Also, where would you rank the PNT in terms of difficulty? That’s another one that both interests me and could probably be done in a somewhat reasonable amount of time.
I think the trail has changed since I did it in 2005, and some of it again in 2007. Back then, it was very primitive, with no consistent trail corridor — it was more of a network of trails, roads, and off-trail bits. I recall it being comparable in difficulty to northern sections of the CDT, which don’t get the traffic that CO does.
I feel extraordinarily fortunate to have slipped into the last of your guided tours; if was one of the highlights of my 60+ years.
Yet I could tell from our conversations that you were ready to make this change. Moving on is essential to life’s big adventure and I am happy for you … and Amanda ;-).
Looking forward to more of the new Andrew!
I got the sense from our pre-trip exchanges that you were going to be something special. The group would not have been the same without you — or your singing!
I was hoping to get to take a trip in 2016 learning from you in person, not just from your blog and talks posted online.
Personal/Family Balance and Happiness is key.
Best of luck on this new endeavor.
Thanks for understanding, JP.
They won’t be as educational as a guided trip, but hopefully you continue to utilize the blog and other content that I start releasing.
So disappointing to hear but also so very happy for you (and Amanda) and the next chapter. Wishing now the star would have aligned and my schedule would have permitted to walk the same trails with you on a guided trip (I did not follow my own motto of carpe diem – lesson learned here) but you never know and I’m one to be pretty persistent. I’m sure our paths will cross again my friend!
I hope you keep your blog/website active and as always, you your wife have a place in Tampa.
Wish the schedules had aligned, too. It’s been 3.5 years since I was last in Tampa.
Good for you! I have 3 boys and family trumps everything! I just got into backpacking this year. My friend and I decided on a whim to backpack 60 miles of the AT with less than a month to plan it. We had to get everything from scratch. And we did a lot of things wrong (hiking with a 45 pound pack for only a 6 day trip was one of them) but it was a fun learning experience. Like giving birth, you forget how hard it was and can’t wait to do it again. I have a lot to learn and I have read everything on your website since I got back. I just shared your ingredients page earlier today with a friend. Best of luck to you and Amanda and I look forward to continue to learn from your blogs, writings, updated book.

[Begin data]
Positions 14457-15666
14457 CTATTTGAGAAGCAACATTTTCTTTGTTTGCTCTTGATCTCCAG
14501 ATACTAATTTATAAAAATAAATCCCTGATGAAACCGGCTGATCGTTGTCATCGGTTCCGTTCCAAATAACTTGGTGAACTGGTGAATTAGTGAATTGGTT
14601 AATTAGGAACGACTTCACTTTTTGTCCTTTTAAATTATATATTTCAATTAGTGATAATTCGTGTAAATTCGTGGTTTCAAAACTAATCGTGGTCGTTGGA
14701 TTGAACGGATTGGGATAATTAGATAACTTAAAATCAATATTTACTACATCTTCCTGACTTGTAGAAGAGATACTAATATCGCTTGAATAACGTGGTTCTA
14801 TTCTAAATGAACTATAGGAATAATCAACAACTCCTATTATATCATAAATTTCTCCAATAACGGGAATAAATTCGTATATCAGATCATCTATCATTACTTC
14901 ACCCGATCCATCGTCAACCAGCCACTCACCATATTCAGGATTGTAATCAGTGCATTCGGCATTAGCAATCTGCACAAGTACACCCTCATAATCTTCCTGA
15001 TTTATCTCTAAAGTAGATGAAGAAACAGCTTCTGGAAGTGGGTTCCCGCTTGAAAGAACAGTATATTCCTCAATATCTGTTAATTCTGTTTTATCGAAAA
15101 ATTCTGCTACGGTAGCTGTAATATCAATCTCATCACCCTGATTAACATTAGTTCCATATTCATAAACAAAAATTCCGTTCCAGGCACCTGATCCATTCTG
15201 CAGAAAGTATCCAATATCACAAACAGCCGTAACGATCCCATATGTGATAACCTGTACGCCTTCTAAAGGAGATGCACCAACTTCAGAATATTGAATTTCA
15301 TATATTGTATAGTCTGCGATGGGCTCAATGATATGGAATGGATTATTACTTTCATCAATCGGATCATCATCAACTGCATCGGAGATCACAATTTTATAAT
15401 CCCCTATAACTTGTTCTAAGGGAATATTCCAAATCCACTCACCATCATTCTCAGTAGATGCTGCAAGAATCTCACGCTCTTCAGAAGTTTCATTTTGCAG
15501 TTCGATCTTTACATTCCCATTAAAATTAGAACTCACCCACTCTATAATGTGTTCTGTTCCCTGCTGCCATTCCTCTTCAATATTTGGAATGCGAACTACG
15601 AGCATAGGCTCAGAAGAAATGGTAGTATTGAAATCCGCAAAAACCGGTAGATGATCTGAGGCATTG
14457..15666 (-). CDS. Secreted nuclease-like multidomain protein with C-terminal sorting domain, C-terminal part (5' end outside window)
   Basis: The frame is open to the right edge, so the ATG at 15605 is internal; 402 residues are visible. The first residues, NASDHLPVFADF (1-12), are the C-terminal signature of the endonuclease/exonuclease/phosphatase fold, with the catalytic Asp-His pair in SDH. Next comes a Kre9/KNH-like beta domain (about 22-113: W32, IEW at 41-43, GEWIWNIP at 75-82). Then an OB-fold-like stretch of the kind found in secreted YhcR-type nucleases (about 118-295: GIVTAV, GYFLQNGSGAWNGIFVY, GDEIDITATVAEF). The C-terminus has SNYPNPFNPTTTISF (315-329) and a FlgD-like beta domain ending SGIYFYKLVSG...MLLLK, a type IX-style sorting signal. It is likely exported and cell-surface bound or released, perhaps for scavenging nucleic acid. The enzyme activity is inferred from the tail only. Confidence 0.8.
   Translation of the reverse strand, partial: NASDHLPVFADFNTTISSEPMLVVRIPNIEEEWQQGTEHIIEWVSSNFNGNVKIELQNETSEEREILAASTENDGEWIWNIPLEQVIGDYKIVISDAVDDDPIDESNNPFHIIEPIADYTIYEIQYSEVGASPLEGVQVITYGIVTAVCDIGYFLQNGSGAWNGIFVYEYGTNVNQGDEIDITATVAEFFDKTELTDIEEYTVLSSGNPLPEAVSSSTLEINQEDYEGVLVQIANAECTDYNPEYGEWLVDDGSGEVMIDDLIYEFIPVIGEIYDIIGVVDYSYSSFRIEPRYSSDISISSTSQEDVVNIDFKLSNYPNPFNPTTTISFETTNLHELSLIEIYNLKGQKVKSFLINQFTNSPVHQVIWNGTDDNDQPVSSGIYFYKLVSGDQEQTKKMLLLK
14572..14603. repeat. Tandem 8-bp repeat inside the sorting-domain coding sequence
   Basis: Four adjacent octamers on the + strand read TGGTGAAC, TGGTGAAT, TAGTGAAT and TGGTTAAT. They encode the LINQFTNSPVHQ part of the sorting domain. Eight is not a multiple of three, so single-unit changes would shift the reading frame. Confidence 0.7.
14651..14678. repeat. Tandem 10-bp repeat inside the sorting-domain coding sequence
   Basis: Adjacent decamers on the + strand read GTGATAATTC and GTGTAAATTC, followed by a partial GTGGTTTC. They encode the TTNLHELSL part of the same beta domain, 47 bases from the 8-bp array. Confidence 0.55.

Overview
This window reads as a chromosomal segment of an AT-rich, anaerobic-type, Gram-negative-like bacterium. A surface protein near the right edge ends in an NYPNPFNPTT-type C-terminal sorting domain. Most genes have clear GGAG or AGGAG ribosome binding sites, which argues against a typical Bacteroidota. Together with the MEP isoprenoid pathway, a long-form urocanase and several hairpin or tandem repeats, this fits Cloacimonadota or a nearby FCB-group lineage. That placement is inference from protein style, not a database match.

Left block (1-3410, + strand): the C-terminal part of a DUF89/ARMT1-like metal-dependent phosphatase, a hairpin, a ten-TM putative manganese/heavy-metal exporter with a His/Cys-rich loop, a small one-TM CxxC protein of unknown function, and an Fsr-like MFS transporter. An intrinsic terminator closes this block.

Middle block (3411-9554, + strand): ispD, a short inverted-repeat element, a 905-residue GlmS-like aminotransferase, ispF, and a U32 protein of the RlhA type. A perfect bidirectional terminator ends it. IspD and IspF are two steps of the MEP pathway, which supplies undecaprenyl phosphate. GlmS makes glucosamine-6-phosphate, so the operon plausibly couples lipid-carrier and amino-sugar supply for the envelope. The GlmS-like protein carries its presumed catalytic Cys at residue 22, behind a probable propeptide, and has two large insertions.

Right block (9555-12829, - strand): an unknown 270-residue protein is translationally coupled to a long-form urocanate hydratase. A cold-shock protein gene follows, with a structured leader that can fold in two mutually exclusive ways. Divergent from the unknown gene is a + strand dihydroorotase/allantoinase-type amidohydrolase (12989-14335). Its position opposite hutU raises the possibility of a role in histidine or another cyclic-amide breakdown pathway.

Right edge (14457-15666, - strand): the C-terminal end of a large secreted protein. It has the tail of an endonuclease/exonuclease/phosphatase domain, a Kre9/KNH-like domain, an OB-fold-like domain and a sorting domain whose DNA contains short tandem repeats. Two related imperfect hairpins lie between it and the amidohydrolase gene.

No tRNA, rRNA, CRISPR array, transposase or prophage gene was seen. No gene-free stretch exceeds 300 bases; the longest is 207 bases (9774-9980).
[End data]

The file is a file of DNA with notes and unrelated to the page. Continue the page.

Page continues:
Always follow the path with Heart…
Are you aware of anyone leading trips into the Escalante area in 2016?
Several groups lead trips in Escalante. You can obtain a list or approved outfitters from the Utah BLM, or do some internet searching.
So glad to hear that you’re updating the book! I have lent out my original copy quite a bit… my favorite bit is about the wet feet effect.
As a fellow entrepreneur when I start wondering if making a change is OK I always tell myself that it’s no fun being the boss lady unless I can make decisions that are best for me. Plus, you can always take it back. Test, and change. I myself am on the hunt for more passive income sources… there are just so many directions to take things when you’re making your own living, both fun and overwhelming.
I have no idea how I missed that you finally got an Elk! I’ve been following your hunting posts as I’m interested in learning myself. Just spent last weekend up in Boulder learning marksmanship and excited to expand upon that. Sounds like you have family or friends that have helped get you up-to-speed, but if you have any other resources for a completely green hunter I would appreciate you passing those along.
Lastly…. can you please ask Amanda the brand and shade of the lipstick she’s wearing in that picture??? We have similar coloring and I’ve been on the hunt for a shade like that for months now.
I believe it was Nars Velvet Matte pencil in “Mysterious Red.” I’m almost certain. If she goes to Sephora, here are the other colors I would have her ask to try on if she doesn’t like the Nars:
Kat Von D Studded Lipstick in “Bachelorette,”;
Urban Decay Matte Revolution Lipstick in “Bad Blood,”
(Not at Sephora, but a tried and true) MAC’s “Ruby Woo.” You kind of can’t go wrong with that one.
Thanks Amanda & Andrew! I do love Ruby Woo although I don’t currently own it. I need to unload some SD gear over at Backpackinglight and then off to Sephora :). Cheers!